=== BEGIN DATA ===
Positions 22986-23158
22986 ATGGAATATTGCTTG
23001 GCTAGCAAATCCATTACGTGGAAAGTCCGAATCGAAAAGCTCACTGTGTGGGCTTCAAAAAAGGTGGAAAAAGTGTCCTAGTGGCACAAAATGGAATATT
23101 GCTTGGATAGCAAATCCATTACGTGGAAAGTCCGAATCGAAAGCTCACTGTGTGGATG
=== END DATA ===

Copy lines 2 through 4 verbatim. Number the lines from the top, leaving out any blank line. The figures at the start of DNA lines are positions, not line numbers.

22986 ATGGAATATTGCTTG
23001 GCTAGCAAATCCATTACGTGGAAAGTCCGAATCGAAAAGCTCACTGTGTGGGCTTCAAAAAAGGTGGAAAAAGTGTCCTAGTGGCACAAAATGGAATATT
23101 GCTTGGATAGCAAATCCATTACGTGGAAAGTCCGAATCGAAAGCTCACTGTGTGGATG